What is a bare trust and what are its advantages and disadvantages? This is a question that can be difficult to answer for most people. In this article, we will discuss what a bare trust is and what its respective benefits and drawbacks are. We will explain when and why it may be useful to use a Bare Trust, and help you to understand more about this type of trust.
Defining Bare Trusts
Essentially, a bare trust is the simplest form of trust, and can be simply explained. A Bare Trust arises when a person holds a particular item of real estate property, simply as a “trustee nominee” for one or more specifically identified beneficiaries (people who benefit/receive the property). As an analogy, the Trustee is a puppet controlled by the puppet master, (the beneficiary). The trustee has no power to deal with the asset and the trustee has no power to make any decisions regarding the asset. The trustee only has the power to hold the asset for the beneficiary and must follow all instructions given by the beneficiary. This is important as the Trustee cannot withhold assets from the beneficiary.
Under a Bare Trust, the trustee (nominee) has no active duties to perform beyond conveying the property to the beneficiaries when instructed to do so by the beneficiary. The beneficiary is absolutely fully entitled to the trust property and the trustee has no claim on it. As such, a bare trust is not a reportable entity and does not require an Australian Business Number (ABN) or Tax File Number (TFN).
How is a Bare Trust Established?
A Bare Trust can be established by a formal deed known as a declaration of trust or a deed of settlement.
The declaration of trust involves an owner of property declaring themselves as trustee of that property for the benefit of the beneficiaries. The deed of settlement (bare trust deed) involves an owner of property transferring that property to a third person on condition that they hold the property on trust for the beneficiaries.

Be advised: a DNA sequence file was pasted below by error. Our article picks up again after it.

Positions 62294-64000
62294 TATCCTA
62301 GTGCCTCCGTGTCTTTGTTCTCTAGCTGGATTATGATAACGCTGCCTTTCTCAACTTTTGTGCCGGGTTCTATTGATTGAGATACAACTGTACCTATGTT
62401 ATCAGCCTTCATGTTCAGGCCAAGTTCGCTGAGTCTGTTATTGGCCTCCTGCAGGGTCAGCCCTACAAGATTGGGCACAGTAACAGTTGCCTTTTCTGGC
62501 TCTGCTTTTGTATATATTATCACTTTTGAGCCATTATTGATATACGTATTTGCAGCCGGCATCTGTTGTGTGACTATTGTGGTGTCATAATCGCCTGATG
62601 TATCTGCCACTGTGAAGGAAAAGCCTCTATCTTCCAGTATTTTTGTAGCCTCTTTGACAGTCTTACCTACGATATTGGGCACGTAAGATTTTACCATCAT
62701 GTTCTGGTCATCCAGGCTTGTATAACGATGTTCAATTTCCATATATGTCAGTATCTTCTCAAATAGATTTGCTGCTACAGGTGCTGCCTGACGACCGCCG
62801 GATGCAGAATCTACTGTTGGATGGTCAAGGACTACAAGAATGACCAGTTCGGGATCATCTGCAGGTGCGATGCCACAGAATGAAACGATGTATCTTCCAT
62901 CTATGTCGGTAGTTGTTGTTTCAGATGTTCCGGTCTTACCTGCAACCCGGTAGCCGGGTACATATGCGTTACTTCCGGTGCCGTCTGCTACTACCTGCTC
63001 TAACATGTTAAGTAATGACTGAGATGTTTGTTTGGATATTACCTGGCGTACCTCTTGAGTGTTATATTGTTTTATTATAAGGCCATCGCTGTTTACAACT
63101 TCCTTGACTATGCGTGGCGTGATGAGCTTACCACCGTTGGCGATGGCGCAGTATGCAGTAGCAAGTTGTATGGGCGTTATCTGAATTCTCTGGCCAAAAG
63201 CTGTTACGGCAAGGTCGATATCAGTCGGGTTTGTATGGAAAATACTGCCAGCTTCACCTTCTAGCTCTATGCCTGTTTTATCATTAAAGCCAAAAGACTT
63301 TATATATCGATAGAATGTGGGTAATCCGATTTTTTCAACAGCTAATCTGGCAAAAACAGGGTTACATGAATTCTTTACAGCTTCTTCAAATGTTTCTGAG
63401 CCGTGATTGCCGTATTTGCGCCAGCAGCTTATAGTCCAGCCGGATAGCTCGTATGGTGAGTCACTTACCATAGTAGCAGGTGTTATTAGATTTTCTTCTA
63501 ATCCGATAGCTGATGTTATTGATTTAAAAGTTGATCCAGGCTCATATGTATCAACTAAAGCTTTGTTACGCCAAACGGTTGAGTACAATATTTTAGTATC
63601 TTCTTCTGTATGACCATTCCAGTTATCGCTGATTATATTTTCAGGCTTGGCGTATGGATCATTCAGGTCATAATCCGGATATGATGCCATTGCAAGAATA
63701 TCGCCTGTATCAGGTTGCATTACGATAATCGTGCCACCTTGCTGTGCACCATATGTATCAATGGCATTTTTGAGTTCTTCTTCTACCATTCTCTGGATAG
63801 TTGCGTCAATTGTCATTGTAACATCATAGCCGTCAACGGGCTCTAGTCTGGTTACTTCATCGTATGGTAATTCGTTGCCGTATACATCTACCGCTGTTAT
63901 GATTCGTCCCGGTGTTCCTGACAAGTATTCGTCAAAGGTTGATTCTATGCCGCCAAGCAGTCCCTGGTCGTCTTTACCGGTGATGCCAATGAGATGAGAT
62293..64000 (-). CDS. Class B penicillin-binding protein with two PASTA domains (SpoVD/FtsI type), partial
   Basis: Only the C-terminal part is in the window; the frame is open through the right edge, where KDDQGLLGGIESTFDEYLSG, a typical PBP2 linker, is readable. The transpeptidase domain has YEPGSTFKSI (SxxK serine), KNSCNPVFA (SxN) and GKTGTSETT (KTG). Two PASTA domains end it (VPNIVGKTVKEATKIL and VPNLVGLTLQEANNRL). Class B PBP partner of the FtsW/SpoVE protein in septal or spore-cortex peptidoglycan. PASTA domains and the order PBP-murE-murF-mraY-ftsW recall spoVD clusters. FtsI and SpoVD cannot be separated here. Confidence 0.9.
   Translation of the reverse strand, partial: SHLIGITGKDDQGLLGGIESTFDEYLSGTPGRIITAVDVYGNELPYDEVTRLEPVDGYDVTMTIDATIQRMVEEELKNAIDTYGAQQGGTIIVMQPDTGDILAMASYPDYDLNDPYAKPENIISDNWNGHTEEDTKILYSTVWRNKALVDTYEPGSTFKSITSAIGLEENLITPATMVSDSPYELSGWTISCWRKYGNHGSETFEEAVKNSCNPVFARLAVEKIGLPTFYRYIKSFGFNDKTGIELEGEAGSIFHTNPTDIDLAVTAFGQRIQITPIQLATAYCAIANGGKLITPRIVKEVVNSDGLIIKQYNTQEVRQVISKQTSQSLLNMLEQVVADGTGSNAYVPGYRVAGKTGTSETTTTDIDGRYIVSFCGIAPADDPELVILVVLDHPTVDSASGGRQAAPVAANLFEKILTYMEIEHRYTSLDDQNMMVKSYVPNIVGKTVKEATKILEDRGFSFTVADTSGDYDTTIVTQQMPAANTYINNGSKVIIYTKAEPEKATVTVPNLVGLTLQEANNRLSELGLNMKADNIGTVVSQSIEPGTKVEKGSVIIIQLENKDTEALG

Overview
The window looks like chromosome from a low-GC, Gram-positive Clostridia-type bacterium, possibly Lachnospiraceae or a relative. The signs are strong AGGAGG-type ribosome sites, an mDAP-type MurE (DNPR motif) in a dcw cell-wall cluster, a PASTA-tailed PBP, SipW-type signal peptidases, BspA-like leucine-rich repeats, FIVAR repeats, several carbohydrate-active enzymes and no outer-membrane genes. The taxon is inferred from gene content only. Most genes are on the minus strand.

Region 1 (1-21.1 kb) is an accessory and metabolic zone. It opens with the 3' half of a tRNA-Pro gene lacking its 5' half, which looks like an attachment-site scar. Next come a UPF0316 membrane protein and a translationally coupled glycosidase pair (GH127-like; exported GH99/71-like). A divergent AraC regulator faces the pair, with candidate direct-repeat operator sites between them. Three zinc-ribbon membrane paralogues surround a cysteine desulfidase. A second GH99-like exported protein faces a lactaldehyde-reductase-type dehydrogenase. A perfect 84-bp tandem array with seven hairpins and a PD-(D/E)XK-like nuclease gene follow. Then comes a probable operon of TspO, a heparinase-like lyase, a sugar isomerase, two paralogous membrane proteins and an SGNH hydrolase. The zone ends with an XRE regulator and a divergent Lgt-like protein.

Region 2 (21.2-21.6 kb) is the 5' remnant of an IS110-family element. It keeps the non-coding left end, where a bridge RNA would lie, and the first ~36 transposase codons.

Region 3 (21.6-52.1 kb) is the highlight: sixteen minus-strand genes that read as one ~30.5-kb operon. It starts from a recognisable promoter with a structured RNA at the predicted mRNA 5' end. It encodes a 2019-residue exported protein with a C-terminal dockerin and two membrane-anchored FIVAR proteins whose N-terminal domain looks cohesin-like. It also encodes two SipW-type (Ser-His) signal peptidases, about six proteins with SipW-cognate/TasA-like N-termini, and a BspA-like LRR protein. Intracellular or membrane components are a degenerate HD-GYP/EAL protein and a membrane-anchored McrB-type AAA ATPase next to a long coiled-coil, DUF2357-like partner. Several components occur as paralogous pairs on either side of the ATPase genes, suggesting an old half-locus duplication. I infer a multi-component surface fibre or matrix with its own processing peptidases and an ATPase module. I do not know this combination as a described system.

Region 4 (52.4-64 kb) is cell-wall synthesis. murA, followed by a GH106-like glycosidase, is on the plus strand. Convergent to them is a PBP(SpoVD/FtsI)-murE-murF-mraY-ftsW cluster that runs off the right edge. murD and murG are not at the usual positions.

When and Why Would you Establish a Bare Trust?
If you are feeling vulnerable and would prefer the public not to know you have a property, you can establish a Bare Trust to effectively hide your property from the general public. You can transfer your real estate to a Bare Trustee generally for no stamp duty or Capital Gains Tax. When someone does a Title Search on your property, your name does not appear anywhere as it is buried in a private document called a Bare Trust Deed.
If you’d like to surprise a person with a property or purchase a property for someone, you can also use a Bare Trust to purchase real estate and hold it on trust for that person.
Evaluating a Bare Trust: the Advantages of a Bare Trust
Now that we understand the elements and definition of a Bare Trust, we can now look into the advantages and disadvantages of a Bare Trust.
The main advantage of a Bare Trust is that a beneficiary rightfully owns the property and their ownership does not change when under a Bare Trust, unlike with other trust structures which typically transfer ownership.
Another benefit is that the trustee has no power to deal with the asset and the trustee has no power to make any decisions regarding the asset. The trustee only has the power to hold the asset for the beneficiary and must follow all instructions given by the beneficiary. This is important as the Trustee cannot withhold assets from the beneficiary.
Evaluating a Bare Trust: the Disadvantages of a Bare Trust
Some disadvantages of establishing a Bare Trust are that:
- Bare trusts do not prevent creditors from accessing the property under the Bare Trust.
- The bare trust and individual ownership without a mortgage do not provide any significant asset protection.
- As a bare trustee you must follow the instructions of the beneficiary.
Is a Bare Trust Right for You?
As we have briefly discussed, a Bare Trust is a trust structure allowing you to have a Trustee act as a nominee for property. It has its respective advantages and disadvantages, which can be difficult to navigate. If you’re considering whether to use Bare Trusts, talk to us. The Quinn Group have expertise in establishing Trusts, including Bare Trusts, and we can help you navigate the process of establishing one. We can provide tailored, personalised advice for your circumstances and advise you on the best steps forward.
If you are considering using a Bare Trust or would like advice or assistance with establishing one, contact our team of experienced lawyers by submitting an online enquiry, calling us on 1300 QUINNS or alternatively, +61 2 9223 9166 to arrange a teleconference or appointment.